Background and Significance: Residue levels of ready mix (chlorpyriphos 50% and cypermethrin 5%), cypermethrin and chlorpyriphos individually in sandy loam soil under okra fruits (Variety, Varsha Uphar) were determined; a field experiment was conducted at Research Farm of Department of Entomology of Chaudhary Charan Singh Haryana Agriculture University, Hisar, Haryana, India. Persistence behavior of cypermethrin and chlorpyriphos was studied following application of a pre-mix formulation of insecticides viz. Action-505EC, chlorpyriphos (Radar 20 EC) and cypermethrin (Cyperkill 10 EC) at the recommended dose and double the recommended dose along with control at fruiting stage. Pesticide application also leads to decline in soil acarine fauna which is instrumental in the breakdown of the litter because of which minerals are released into the soil. So, by this study, one can evaluate the safety of pesticides for the soil health. Methodology: Action-505EC (chlorpyriphos 50% and cypermethrin 5%) at 275 g a .i. ha⁻¹ (single dose) and 550 g a. i. ha⁻¹ (double dose), chlorpyriphos (Radar 20 EC) at 200 g a. i. ha⁻¹ (single dose) and 400 g a. i. ha⁻¹ (double dose) and cypermethrin (Cyperkill 10 EC) at 50 g a. i. ha⁻¹ (single dose) and 100 g a. i. ha⁻¹ (double dose) were applied at the fruiting stage on okra crop. Samples of soils from okra field were collected periodically at 0 (1h after spray), 1, 3, 5, 7, 10, 15 days and at harvest after application as well of control soil sample. After air drying, adsorbing through Florisil and activated charcoal and eluting with hexane: acetone (9:1) then residues in soils were estimated by a gas chromatograph equipped with a capillary column and electron capture detector. Results: No persistence of cypermethrin in ready-mix in soil under okra fruits at single and double dose was observed. In case of chlorpyriphos in ready-mix, average initial deposits on 0 (1 h after treatment) day was 0.015 mg kg⁻¹ and 0.036 mg kg⁻¹ which persisted up to 5 days and up to 7 days for single and double dose, respectively. After that residues reached below a detectable level of 0.010 mg kg⁻¹. Experimental studies on cypermethrin individually revealed that average initial deposits on 0 (1 h after treatment) were 0.008 mg kg⁻¹ and 0.012 mg kg⁻¹ which persisted up to 3 days and 5 days for single and double dose, respectively after that residues reached to below detectable level. The initial deposits of chlorpyriphos individually in soil were found to be 0.055 mg kg⁻¹ and 0.113 mg kg⁻¹ which persisted up to 7 days and 10 days at a lower dose and higher dose, respectively after that residues reached to below determination level. Conclusion: In soil under okra crop, only individual cypermethrin in both the doses persisted whereas no persistence of cypermethrin in ready-mix was observed. Persistence of chlorpyriphos individually is more as compared to chlorpyriphos in ready-mix in both the doses. Overall, the persistence of chlorpyriphos in soil under okra crop is more than cypermethrin.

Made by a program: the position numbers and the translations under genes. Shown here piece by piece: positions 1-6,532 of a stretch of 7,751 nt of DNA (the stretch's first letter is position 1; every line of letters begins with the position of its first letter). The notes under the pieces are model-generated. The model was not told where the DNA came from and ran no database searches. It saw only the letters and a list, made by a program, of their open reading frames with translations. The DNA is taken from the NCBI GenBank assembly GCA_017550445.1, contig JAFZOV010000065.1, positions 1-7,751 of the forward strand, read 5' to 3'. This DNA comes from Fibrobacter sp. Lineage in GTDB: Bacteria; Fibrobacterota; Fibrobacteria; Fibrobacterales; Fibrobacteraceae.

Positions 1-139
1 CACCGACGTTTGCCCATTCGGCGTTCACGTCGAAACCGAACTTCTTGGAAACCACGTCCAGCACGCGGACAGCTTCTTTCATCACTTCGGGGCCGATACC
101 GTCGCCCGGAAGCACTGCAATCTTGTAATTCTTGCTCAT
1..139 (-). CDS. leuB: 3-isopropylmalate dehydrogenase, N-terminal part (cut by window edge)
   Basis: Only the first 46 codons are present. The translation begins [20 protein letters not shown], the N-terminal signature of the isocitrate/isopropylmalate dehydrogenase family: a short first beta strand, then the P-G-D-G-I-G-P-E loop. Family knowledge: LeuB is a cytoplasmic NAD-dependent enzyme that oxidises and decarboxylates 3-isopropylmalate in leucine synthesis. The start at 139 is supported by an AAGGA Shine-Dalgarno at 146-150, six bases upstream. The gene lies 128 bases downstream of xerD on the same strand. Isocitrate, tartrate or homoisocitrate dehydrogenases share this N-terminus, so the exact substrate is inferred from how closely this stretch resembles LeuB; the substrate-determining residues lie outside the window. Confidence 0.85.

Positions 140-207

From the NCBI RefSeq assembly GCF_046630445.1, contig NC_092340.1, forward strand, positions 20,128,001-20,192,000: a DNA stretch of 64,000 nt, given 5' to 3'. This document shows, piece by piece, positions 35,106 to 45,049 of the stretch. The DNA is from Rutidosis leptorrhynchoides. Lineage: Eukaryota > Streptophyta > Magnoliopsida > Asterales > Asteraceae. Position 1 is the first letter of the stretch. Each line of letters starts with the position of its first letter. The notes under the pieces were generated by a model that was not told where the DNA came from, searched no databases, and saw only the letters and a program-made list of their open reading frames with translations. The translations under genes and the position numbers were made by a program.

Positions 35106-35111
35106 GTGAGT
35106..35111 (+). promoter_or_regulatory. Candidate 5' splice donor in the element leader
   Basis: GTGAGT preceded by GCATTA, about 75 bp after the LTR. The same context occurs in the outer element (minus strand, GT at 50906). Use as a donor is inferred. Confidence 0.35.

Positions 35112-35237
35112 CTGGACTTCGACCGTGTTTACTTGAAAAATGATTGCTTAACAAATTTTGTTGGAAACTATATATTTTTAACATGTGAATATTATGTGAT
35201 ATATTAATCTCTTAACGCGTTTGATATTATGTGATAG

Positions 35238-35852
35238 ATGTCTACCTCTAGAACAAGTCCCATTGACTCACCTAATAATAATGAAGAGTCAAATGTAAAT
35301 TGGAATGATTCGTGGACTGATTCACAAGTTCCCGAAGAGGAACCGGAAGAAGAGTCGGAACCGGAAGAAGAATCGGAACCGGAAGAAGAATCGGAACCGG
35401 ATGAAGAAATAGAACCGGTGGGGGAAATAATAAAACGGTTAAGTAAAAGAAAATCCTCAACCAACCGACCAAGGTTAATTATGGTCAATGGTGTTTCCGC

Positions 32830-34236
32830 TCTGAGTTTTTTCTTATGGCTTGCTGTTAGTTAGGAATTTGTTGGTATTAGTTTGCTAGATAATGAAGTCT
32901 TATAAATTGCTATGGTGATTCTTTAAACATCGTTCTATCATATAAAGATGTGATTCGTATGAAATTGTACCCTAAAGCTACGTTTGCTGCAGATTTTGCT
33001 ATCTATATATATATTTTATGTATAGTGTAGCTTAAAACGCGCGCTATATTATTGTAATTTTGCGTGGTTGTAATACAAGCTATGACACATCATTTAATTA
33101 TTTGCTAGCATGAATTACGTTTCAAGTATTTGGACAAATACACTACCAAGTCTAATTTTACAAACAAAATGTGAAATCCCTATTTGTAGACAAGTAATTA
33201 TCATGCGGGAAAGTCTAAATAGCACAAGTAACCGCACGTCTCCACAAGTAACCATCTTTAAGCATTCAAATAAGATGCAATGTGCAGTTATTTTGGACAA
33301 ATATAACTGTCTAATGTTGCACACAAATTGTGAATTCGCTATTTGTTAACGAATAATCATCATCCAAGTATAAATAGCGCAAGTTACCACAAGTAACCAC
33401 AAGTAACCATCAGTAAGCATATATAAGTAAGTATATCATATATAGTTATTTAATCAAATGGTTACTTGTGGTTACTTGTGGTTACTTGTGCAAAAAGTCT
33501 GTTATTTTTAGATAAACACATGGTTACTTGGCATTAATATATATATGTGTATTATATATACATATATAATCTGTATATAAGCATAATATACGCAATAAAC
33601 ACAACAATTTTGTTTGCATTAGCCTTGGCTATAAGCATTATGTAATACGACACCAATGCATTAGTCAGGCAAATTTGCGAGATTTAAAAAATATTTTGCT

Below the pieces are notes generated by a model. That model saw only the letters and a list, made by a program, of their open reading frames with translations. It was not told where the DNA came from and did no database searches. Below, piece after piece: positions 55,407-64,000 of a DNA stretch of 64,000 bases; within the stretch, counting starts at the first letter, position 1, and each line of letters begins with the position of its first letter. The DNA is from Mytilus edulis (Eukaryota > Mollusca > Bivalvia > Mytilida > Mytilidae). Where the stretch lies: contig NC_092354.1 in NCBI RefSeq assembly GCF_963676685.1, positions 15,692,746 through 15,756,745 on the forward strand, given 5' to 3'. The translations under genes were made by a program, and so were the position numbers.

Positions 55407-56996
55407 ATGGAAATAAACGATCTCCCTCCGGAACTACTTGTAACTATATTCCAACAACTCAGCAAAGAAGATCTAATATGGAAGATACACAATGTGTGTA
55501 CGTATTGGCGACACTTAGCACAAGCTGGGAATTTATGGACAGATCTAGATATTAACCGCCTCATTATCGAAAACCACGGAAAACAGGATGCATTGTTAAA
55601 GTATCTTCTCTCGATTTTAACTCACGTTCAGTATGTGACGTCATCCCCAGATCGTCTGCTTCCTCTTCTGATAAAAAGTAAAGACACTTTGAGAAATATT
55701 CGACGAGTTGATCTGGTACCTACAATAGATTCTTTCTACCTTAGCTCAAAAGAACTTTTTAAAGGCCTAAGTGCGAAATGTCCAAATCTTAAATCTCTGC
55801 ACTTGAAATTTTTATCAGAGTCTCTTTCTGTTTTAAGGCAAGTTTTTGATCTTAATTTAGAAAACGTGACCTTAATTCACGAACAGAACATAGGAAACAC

Keywords: chlorpyriphos, cypermethrin, okra, ready mix, soil

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5 The Genus Bacillus, Effect on Commercial Crops of Colombia

Authors: L. C. Sánchez, L. C. Corrales, A. G. Lancheros, E. Castañeda, Y. Ariza, L. S. Fuentes, L. Sierra, J. L. Cuervo

Abstract: